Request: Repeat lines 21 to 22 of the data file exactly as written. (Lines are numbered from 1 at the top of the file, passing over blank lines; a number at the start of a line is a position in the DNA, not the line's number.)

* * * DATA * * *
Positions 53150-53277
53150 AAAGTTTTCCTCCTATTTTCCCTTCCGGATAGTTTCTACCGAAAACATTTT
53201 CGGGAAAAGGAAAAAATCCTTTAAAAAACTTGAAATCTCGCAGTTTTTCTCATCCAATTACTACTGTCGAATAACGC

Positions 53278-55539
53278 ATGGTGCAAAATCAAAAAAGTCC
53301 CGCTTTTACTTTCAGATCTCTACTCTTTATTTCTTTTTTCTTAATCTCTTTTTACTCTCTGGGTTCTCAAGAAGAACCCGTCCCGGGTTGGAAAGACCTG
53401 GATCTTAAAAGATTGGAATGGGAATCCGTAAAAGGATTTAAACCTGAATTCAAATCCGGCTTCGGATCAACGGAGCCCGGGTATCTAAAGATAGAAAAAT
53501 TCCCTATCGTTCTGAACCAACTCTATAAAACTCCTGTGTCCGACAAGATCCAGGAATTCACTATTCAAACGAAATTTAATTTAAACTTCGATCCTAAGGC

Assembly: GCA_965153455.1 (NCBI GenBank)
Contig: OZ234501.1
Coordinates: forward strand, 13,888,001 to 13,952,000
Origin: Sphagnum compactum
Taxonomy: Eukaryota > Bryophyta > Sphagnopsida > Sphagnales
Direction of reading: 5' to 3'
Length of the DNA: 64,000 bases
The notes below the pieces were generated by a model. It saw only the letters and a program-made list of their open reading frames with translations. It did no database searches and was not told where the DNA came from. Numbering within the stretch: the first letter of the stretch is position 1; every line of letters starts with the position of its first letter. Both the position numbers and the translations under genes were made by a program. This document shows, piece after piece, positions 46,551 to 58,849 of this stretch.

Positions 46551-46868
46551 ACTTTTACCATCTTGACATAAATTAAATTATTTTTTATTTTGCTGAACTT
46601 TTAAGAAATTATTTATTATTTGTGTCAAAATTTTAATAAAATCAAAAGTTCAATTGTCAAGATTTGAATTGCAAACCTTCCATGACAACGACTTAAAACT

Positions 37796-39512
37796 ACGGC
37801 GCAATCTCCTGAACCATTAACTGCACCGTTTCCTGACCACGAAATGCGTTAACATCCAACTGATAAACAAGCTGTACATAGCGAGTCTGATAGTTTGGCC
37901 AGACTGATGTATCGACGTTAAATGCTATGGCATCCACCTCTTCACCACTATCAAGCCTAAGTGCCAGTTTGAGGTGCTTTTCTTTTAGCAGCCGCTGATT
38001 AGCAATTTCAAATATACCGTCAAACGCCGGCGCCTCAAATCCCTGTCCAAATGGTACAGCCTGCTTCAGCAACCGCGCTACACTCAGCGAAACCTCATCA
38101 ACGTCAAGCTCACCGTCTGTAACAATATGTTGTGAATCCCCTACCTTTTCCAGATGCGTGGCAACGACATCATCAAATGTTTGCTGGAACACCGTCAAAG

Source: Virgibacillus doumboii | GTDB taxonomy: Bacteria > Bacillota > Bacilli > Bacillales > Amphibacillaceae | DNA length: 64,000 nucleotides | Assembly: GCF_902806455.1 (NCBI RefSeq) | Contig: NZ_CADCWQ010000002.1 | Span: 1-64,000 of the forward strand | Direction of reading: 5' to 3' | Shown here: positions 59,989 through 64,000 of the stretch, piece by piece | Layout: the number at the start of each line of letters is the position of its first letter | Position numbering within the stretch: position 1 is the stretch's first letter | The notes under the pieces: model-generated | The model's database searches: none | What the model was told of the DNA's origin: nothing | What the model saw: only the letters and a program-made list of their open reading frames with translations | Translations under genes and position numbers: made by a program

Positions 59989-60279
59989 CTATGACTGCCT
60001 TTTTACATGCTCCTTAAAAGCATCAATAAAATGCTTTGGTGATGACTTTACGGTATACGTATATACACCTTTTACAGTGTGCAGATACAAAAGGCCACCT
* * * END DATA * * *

37796 ACGGC
37801 GCAATCTCCTGAACCATTAACTGCACCGTTTCCTGACCACGAAATGCGTTAACATCCAACTGATAAACAAGCTGTACATAGCGAGTCTGATAGTTTGGCC